The future of the project was once under speculation due to the status of Albarn and Hewlett's friendship;[18] however, Gorillaz plan to release new material in 2016.[19]


Formation and early years (1997–1999)

Damon Albarn and Jamie Hewlett first met in 1990 when Graham Coxon, a fan of Hewlett's work, asked him to interview Blur, which was a band both Albarn and Coxon had only recently formed.[2] The interview was published in Deadline magazine, home of Hewlett's comic strip, Tank Girl. Hewlett initially thought Albarn was "arsey, a wanker" and despite becoming one of the band's acquaintances, he often didn't get along with its members, especially after he started going out with Coxon's ex-girlfriend, Jane Olliver.[2] Despite this, Albarn and Hewlett started sharing a flat on Westbourne Grove in London in 1997.[20] Hewlett had recently broken up with Olliver and Albarn was also at the end of his highly publicised relationship with Justine Frischmann of Elastica.[2]

The idea to create Gorillaz came about when the two were watching MTV. Hewlett said, "If you watch MTV for too long, it's a bit like hell – there's nothing of substance there. So we got this idea for a cartoon band, something that would be a comment on that.".[21] The band originally identified themselves as "Gorilla" and the first song they recorded was "Ghost Train"[22] which was later released as a B-side on their single "Rock the House" and the B-side compilation G Sides. The musicians behind Gorillaz' first incarnation included Albarn, Del the Funky Homosapien, Dan the Automator and Kid Koala, who had previously worked together on the track "Time Keeps on Slipping" for Deltron 3030's eponymous debut album.[23]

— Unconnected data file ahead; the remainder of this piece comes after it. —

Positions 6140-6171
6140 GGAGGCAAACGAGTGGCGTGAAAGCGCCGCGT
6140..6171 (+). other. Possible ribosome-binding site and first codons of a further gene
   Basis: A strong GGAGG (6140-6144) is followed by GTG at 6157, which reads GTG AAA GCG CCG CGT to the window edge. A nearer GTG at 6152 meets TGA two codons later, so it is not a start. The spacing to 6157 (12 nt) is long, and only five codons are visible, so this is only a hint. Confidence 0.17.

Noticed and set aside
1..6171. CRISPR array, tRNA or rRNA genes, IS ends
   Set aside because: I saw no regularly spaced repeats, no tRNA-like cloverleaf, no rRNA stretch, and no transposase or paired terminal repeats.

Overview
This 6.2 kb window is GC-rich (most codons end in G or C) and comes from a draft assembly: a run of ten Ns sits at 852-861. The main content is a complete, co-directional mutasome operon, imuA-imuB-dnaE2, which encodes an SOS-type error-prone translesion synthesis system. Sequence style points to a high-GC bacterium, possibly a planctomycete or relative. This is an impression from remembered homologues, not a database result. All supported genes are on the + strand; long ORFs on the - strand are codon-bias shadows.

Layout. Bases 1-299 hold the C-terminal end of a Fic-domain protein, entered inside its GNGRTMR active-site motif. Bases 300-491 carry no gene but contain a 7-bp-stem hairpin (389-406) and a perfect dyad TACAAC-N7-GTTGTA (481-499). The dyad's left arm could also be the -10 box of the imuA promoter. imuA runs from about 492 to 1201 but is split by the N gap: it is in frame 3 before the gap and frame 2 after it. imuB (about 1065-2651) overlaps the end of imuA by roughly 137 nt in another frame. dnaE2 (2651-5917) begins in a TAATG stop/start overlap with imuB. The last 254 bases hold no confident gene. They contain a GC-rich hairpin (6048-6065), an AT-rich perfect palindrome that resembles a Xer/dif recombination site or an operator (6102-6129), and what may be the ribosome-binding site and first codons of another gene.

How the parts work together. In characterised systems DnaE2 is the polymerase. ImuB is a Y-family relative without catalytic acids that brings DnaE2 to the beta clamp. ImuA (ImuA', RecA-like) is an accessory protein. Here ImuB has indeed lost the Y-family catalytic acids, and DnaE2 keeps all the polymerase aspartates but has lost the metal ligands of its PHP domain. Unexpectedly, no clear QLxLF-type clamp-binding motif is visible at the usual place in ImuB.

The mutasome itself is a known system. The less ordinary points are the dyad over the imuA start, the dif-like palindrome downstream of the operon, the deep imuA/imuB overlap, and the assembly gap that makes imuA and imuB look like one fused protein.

Although not released under the Gorillaz name, Albarn has said that 'one of the first ever Gorillaz tunes' was Blur's 1997 single On Your Own, which was released for their self-titled studio album Blur.[24]

Phase One: Celebrity Take Down (1999–2003)

"Clint Eastwood" exemplifies the mix of musical styles found on the band's debut album, combining hip hop, electronic and dub influences. The verses are rapped by Del the Funky Homosapien and the chorus is sung by 2D (voiced by Damon Albarn).

Problems playing this file? See media help.